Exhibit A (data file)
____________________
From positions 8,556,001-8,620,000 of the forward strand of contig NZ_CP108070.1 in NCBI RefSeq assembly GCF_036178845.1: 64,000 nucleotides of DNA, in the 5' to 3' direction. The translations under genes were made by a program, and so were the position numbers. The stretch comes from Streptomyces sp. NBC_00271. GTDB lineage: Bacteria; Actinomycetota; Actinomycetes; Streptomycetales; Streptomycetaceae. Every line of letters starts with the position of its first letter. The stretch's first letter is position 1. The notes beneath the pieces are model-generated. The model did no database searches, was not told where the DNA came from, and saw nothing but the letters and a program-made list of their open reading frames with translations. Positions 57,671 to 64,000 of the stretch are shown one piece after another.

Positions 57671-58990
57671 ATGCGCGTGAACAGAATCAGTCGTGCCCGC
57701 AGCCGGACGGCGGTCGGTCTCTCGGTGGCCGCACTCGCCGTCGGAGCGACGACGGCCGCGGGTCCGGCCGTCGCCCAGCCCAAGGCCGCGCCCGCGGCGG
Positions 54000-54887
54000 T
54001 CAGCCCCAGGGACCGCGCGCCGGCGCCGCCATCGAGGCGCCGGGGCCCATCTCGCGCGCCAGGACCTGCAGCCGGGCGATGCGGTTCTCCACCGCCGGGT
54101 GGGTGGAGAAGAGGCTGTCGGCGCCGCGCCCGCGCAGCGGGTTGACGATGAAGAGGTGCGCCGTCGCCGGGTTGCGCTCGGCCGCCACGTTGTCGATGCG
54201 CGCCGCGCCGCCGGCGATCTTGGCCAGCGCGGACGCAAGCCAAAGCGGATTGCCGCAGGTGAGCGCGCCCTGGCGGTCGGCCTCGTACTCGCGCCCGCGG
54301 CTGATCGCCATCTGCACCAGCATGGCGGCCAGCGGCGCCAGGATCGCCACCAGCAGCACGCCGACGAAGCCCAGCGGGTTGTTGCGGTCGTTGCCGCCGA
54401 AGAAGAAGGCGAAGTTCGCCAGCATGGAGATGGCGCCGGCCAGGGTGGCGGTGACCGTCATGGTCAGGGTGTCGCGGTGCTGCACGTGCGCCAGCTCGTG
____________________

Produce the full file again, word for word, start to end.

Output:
From positions 8,556,001-8,620,000 of the forward strand of contig NZ_CP108070.1 in NCBI RefSeq assembly GCF_036178845.1: 64,000 nucleotides of DNA, in the 5' to 3' direction. The translations under genes were made by a program, and so were the position numbers. The stretch comes from Streptomyces sp. NBC_00271. GTDB lineage: Bacteria; Actinomycetota; Actinomycetes; Streptomycetales; Streptomycetaceae. Every line of letters starts with the position of its first letter. The stretch's first letter is position 1. The notes beneath the pieces are model-generated. The model did no database searches, was not told where the DNA came from, and saw nothing but the letters and a program-made list of their open reading frames with translations. Positions 57,671 to 64,000 of the stretch are shown one piece after another.

Positions 57671-58990
57671 ATGCGCGTGAACAGAATCAGTCGTGCCCGC
57701 AGCCGGACGGCGGTCGGTCTCTCGGTGGCCGCACTCGCCGTCGGAGCGACGACGGCCGCGGGTCCGGCCGTCGCCCAGCCCAAGGCCGCGCCCGCGGCGG
Positions 54000-54887
54000 T
54001 CAGCCCCAGGGACCGCGCGCCGGCGCCGCCATCGAGGCGCCGGGGCCCATCTCGCGCGCCAGGACCTGCAGCCGGGCGATGCGGTTCTCCACCGCCGGGT
54101 GGGTGGAGAAGAGGCTGTCGGCGCCGCGCCCGCGCAGCGGGTTGACGATGAAGAGGTGCGCCGTCGCCGGGTTGCGCTCGGCCGCCACGTTGTCGATGCG
54201 CGCCGCGCCGCCGGCGATCTTGGCCAGCGCGGACGCAAGCCAAAGCGGATTGCCGCAGGTGAGCGCGCCCTGGCGGTCGGCCTCGTACTCGCGCCCGCGG
54301 CTGATCGCCATCTGCACCAGCATGGCGGCCAGCGGCGCCAGGATCGCCACCAGCAGCACGCCGACGAAGCCCAGCGGGTTGTTGCGGTCGTTGCCGCCGA
54401 AGAAGAAGGCGAAGTTCGCCAGCATGGAGATGGCGCCGGCCAGGGTGGCGGTGACCGTCATGGTCAGGGTGTCGCGGTGCTGCACGTGCGCCAGCTCGTG